Poems by Loosely Identified
edited by Nanora Sweet and Rebecca Ellis
Cherry Pie Press
28 Glen Ridge Drive
ISBN 0 9748468 0 5
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This page last updated: 10th December 2007.
Loosely Identified is a group of women poets who come together through a poetry workshop in St Louis, USA. They have been meeting since 1974, formed as a group to share the strong bond of the Women's Movement. There are now seven of the original members remaining, joined by some thirty new poets as time has passed. The booklet I am reviewing here, BREATHING OUT, is a truly collective piece of work. Editing was carried out by all of the contributors, who worked to peer review the work submitted. Each of the 21 poets featured has 2-4 poems included. The work throughout is strong, visual and evocative. Each poet places her own mark within the booklet. There are, though, some themes that run through the work. There are poems about grief, poems about the companionship of an older woman, and poems about the writing of poems. In each theme there is high quality work. The poems appear grouped by poet in alphabetical order.
I have read the whole through several times now, and have not found a poor poem. I particularly liked the work of Linda Beaver, Rebecca Ellis, Tess Farnham, Jane Holwerda, Colleen McKee and Marilyn Probe.
Linda Beaver's poem LINEAGE brings vividly to mind the idea of watching old home movies some time ago and adding the sounds from the memories of the people. I loved the imagery in this poem.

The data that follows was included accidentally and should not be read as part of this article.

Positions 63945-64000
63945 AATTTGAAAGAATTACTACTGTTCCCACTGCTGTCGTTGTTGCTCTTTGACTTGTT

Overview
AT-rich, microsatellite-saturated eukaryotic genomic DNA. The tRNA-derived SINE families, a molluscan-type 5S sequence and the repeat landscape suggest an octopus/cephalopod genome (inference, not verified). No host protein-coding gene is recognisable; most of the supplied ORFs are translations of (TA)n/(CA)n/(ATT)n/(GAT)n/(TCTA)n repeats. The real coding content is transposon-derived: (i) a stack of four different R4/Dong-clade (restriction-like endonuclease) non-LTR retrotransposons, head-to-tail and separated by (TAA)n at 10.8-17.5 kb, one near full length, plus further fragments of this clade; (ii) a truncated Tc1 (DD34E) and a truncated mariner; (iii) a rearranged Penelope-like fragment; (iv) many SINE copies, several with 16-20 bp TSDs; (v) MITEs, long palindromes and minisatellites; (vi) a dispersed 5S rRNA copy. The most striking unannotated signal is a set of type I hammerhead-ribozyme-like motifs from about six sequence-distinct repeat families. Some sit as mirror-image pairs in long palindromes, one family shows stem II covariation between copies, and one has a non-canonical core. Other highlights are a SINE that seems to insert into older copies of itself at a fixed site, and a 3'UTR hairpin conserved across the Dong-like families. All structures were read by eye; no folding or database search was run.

Rebecca Ellis writes in WHAT GOOD IS A POEM about loss in a gentle, understated way.
I read slowly, a poem about birch trees, young boys — Robert Frost. She's transfixed, and for the entire poem she and I are minds together in the same room.And she ends the poem with
Two months later, she's gone. What good is a poem. What good Is a poem. What good.Her other poem in this collection, WHAT DO THE DEER SEE is also beautifully put together — a balanced poem taking the idea that the deer in the woods see us within our fences and are mystified.
I also really like the way that Jane Holwerda's poem ALWAYS rattled through the dreams of a woman. The language in this poem works so sharply with
so tragic she is always love and tomorrows and cellos embraced and cradled moaningThe poem continues to dance through to the final image of
another Ophelia floating on a pond.My other favourite poem was SAW A HERON, ATE A POEM by Marilyn Probe. The opening
I wish I could catch a poem in a dazzling flash the way the Great Blue nabs a fish.uses language so well. I love the use of "nabs". The comparison between a bird catching a fish and the poet catching the poem is an idea that has been used before, I'm sure. But it is executed brilliantly.
Selecting a few of the poems from the collection seems unfair on the others. I could have chosen many more to comment on and extract from. This is a great collection, and I hope that the Loosely Identified collective will breathe more collections in the future.
Yes, I came to this booklet to review it a little nervously. I had no doubt that I would be able to glean something from the work, but this was a very consciously feminine work, with many of the poets being very clear about their feminist credentials in their biographical notes at the back. I approached the work as a male writer. I don't think I need have worried — my gender didn't feel like it was an issue. I was so impressed with the poetry in this booklet, that I wish I could become an honorary member of their group — even for just one meeting! The booklet as a whole leaves one with a feeling of the kindred spirits at work in their poetry workshop that has survived thirty years.
|reviewer: Stuart Eglin.|